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NorthWestern Energy says FTC approves dam purchase
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NorthWestern Energy says FTC approves dam purchase

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Brent Mabbott, senior fisheries biologist for PPL Montana, checks the water level

Brent Mabbott, senior fisheries biologist for PPL Montana, checks the water level at the top level of the fish ladder at the Thompson Falls Dam.

HELENA – NorthWestern Energy said Tuesday it has received approval from the Federal Trade Commission for its proposed $900 million purchase of 11 hydroelectric dams in Montana.

The company, in a news release, said FTC approval is a “significant positive step” for its proposal – although the purchase still must be reviewed and approved by the state Public Service Commission and the Federal Energy Regulatory Commission.

“We’ve passed a major milestone at the federal level,” said John Hines, vice president of supply for NorthWestern.

NorthWestern, the largest electric and natural gas utility in Montana, announced last September that it had reached an agreement to buy 11 hydroelectric dams and a storage dam from PPL Montana.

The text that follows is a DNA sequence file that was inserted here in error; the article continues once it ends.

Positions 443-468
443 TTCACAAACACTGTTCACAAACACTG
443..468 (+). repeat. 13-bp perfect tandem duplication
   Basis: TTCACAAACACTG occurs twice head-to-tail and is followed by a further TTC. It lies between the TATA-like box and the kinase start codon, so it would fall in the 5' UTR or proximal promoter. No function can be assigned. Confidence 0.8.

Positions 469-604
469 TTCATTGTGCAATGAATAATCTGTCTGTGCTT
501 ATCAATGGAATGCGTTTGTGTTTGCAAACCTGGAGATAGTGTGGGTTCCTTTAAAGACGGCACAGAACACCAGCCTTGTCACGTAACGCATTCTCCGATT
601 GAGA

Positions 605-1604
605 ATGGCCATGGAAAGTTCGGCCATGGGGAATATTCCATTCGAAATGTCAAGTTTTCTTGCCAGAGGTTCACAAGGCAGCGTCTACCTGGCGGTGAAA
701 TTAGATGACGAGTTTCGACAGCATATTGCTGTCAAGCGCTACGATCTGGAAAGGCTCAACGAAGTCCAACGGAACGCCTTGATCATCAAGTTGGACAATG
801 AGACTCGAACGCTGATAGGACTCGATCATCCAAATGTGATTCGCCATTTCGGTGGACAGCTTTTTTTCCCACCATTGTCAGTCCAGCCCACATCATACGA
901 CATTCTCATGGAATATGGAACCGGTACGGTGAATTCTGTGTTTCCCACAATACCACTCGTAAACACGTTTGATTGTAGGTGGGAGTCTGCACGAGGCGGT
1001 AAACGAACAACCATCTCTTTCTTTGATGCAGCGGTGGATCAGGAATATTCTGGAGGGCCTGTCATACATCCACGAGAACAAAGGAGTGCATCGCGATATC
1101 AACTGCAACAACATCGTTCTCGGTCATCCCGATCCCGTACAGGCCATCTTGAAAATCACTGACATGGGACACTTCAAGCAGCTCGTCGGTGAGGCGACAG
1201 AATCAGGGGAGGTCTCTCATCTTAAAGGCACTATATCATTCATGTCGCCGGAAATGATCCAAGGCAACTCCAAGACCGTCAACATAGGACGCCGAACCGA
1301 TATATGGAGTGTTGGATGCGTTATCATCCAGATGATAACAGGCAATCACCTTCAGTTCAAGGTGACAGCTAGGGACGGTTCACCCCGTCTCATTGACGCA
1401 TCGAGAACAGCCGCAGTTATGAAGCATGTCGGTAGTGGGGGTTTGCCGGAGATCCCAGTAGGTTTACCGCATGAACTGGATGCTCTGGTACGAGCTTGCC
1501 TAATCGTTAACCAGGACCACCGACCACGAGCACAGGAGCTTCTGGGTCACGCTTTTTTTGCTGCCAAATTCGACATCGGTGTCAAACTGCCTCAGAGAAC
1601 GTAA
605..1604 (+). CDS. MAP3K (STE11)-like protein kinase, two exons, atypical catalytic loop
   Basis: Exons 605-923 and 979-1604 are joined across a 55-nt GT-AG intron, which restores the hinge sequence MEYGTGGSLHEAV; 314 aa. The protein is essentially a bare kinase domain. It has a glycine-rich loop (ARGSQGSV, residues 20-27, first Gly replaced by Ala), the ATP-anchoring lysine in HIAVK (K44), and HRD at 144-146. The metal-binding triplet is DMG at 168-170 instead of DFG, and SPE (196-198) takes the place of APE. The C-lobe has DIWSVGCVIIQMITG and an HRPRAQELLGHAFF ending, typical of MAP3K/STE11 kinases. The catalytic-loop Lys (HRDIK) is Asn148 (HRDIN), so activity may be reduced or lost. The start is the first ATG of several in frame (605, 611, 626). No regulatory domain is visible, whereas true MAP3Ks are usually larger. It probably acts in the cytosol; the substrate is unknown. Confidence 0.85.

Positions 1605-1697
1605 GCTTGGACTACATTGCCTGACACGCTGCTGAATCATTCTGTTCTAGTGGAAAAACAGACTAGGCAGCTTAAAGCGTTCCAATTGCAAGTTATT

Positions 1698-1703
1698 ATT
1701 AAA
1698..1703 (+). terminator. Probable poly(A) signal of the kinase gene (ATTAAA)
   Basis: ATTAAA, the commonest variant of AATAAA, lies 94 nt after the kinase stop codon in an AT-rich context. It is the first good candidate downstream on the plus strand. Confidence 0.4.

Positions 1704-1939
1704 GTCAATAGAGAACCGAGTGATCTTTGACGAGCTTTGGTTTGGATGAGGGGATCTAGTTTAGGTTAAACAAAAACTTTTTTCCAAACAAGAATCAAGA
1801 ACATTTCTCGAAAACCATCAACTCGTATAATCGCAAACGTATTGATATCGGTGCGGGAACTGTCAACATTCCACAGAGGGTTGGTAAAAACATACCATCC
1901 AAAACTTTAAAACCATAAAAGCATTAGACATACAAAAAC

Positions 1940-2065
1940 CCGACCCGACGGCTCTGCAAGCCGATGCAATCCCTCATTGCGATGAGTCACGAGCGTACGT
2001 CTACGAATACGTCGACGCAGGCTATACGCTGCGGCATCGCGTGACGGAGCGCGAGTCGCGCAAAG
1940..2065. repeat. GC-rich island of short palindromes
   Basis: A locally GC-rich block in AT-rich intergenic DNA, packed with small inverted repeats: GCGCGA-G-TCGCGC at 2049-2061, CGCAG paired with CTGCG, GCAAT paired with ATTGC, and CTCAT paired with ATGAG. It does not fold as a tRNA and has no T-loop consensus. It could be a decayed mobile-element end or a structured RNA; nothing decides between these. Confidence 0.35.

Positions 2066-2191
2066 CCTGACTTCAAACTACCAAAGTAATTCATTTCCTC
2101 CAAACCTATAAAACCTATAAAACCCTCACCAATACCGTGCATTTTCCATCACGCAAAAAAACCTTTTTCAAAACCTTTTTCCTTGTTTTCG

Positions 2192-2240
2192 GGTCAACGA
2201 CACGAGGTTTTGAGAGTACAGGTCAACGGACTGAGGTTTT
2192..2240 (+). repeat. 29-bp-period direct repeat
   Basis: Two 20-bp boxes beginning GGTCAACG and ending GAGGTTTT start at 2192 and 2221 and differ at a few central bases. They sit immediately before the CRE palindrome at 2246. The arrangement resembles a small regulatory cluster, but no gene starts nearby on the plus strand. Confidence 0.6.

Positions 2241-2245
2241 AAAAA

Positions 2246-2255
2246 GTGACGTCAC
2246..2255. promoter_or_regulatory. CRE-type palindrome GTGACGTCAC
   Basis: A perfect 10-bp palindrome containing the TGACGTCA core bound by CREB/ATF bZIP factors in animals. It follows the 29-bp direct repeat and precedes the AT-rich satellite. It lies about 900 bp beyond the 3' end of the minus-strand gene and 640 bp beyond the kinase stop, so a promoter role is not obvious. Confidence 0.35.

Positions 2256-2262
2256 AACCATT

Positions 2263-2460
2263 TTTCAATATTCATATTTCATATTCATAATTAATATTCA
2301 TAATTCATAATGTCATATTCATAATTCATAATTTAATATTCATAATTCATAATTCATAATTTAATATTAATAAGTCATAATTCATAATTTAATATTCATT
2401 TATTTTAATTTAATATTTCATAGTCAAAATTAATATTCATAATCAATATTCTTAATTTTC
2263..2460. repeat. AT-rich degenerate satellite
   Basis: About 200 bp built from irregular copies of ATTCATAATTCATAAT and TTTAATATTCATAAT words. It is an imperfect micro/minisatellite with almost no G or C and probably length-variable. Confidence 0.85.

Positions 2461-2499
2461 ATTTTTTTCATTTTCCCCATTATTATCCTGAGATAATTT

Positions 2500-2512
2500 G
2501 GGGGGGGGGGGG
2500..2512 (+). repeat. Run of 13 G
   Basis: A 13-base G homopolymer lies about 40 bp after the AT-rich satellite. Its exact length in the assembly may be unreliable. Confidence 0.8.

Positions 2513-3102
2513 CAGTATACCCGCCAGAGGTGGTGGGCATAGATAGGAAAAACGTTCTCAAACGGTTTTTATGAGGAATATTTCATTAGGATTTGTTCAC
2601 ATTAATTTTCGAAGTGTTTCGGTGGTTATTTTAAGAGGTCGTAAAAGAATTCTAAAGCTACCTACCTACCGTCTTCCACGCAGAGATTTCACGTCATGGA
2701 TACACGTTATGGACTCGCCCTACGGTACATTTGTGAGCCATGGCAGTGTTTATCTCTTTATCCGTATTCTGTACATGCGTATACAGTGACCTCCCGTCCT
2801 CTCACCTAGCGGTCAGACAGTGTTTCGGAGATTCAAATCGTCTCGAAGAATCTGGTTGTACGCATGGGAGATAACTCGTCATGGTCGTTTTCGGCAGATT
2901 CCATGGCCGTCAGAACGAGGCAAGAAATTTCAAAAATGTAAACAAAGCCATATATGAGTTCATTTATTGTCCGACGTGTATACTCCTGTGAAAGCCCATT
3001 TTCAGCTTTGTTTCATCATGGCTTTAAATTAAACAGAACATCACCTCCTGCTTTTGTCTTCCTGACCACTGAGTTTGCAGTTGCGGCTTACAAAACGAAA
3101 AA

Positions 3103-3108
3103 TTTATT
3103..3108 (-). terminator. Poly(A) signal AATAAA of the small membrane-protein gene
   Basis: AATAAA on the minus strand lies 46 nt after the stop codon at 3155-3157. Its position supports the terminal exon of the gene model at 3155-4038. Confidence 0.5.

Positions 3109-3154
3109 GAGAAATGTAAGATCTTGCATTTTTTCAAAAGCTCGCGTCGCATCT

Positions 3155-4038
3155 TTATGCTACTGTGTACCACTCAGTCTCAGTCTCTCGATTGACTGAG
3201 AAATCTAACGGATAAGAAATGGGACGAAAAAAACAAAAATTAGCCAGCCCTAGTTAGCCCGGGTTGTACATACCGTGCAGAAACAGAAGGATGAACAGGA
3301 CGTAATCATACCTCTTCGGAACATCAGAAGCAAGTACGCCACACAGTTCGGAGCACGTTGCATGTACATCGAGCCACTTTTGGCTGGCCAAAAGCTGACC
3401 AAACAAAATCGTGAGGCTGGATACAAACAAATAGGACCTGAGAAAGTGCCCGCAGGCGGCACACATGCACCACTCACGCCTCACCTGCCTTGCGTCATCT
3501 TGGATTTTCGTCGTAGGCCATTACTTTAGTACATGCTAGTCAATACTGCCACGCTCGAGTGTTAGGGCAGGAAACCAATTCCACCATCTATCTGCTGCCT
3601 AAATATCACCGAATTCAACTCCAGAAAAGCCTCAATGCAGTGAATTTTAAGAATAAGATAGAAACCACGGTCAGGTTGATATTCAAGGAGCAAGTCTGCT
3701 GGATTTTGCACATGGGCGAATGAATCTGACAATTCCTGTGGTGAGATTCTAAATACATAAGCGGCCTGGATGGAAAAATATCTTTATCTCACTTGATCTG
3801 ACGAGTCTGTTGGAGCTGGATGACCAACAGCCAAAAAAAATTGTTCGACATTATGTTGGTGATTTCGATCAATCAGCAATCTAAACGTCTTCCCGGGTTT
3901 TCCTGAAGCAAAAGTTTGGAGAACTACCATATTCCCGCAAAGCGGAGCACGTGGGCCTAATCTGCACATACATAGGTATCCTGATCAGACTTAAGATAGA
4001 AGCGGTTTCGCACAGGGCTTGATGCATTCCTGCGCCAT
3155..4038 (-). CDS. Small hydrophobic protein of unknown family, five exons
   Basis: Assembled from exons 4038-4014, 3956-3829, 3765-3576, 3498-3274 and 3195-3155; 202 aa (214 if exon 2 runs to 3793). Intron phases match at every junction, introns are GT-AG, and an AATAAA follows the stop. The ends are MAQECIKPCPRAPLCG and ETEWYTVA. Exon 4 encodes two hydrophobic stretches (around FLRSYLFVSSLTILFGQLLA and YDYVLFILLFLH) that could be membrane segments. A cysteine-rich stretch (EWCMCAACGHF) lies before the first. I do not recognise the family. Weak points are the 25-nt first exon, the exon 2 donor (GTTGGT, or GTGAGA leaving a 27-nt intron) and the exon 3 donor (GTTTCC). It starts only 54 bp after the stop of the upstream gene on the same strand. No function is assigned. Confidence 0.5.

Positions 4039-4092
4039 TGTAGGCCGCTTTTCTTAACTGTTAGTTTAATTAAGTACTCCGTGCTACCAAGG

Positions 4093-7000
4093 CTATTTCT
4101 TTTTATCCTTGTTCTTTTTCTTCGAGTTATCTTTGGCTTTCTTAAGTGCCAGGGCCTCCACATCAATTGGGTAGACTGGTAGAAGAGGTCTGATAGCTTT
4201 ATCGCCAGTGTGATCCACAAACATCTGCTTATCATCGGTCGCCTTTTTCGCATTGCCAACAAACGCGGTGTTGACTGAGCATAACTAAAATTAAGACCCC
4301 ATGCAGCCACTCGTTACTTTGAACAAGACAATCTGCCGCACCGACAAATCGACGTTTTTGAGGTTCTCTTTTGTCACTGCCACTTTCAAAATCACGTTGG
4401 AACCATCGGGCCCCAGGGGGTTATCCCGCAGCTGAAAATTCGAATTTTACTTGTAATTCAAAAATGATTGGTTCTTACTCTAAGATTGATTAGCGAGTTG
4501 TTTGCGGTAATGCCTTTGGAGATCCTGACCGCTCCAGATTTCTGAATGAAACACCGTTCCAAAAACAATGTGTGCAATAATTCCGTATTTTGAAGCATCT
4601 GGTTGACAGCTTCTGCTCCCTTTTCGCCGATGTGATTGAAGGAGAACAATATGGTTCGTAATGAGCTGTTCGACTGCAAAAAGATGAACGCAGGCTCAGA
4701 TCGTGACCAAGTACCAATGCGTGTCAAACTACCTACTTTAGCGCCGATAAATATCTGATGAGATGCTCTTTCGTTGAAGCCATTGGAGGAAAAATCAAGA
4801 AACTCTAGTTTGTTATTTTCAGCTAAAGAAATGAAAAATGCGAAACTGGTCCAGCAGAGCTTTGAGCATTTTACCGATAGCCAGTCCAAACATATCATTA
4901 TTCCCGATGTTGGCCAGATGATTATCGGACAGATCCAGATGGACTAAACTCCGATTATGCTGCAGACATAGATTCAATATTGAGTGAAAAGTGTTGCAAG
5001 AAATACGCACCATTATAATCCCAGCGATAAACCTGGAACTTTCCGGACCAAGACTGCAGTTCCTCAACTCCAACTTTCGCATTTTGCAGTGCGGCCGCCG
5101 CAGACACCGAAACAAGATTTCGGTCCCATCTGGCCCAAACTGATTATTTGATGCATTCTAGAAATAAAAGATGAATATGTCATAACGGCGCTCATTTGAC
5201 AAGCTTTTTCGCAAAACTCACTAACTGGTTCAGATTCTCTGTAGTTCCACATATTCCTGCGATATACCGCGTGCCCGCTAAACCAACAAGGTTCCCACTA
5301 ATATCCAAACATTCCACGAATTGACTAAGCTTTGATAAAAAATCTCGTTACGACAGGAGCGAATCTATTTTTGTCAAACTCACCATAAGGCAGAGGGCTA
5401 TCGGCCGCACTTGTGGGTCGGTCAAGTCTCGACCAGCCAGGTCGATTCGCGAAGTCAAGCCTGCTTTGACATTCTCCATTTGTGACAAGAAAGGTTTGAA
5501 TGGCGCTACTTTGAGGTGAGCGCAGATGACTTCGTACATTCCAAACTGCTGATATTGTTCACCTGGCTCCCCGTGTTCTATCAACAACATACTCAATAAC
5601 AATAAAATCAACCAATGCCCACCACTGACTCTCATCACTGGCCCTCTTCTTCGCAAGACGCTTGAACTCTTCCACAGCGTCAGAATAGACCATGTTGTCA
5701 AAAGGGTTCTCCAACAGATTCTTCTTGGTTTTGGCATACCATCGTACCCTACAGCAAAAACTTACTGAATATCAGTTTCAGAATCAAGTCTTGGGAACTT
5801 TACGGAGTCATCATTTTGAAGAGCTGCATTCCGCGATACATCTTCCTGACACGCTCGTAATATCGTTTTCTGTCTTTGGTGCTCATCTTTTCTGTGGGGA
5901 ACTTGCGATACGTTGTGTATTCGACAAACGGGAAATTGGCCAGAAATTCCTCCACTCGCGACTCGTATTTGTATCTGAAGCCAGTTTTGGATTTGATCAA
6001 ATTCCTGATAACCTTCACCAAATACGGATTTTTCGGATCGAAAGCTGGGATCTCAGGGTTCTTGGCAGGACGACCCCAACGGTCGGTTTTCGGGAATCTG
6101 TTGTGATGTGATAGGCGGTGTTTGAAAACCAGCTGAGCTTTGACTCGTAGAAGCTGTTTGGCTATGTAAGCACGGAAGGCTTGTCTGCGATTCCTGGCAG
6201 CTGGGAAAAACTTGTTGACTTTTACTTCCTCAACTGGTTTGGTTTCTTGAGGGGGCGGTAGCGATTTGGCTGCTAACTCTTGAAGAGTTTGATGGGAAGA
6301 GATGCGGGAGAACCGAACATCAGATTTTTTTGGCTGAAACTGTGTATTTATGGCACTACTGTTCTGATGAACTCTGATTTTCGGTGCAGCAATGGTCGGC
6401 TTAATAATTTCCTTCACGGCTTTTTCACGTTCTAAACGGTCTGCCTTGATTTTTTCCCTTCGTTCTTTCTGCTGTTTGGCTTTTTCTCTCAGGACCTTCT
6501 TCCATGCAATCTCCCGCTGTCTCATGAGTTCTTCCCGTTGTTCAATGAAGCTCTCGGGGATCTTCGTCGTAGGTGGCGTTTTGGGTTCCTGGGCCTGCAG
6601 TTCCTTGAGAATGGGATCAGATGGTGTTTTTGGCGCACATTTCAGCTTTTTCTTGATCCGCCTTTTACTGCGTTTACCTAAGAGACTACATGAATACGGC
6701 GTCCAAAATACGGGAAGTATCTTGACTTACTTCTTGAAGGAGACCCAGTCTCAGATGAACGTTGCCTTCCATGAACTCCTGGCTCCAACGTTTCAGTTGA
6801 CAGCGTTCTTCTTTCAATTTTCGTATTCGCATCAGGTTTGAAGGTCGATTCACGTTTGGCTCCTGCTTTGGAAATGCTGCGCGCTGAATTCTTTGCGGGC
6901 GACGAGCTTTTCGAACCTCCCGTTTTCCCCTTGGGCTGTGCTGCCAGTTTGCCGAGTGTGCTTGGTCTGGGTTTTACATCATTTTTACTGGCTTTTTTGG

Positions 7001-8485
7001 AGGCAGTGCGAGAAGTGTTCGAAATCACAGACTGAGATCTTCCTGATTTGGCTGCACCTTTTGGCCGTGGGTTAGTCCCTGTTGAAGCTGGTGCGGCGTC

The dams, which are on the Missouri, Madison, Flathead and Clark Fork rivers and West Rosebud Creek, had been owned by the Montana Power Co. until 1999, when PPL Montana bought them in the wake of utility deregulation.

NorthWestern, which bought Montana Power’s utility system in 2001, has said buying back the dams will provide an affordable, long-term supply of electricity for customers. In its proposal before the PSC, the company says the purchase will raise electric rates about 4 percent.

A witness for the Montana Consumer Counsel, however, has said the purchase could impose millions of dollars of excess cost onto consumers, unless more risk for the cost of the purchase is shifted to the company.

The five-member PSC will be holding hearings on the proposal and decide the issue later this year.

NorthWestern said it received a notice from the FTC on Monday that the purchase does not violate antitrust laws, but had no further details on the FTC ruling. The commission’s website also did not have details on the decision.

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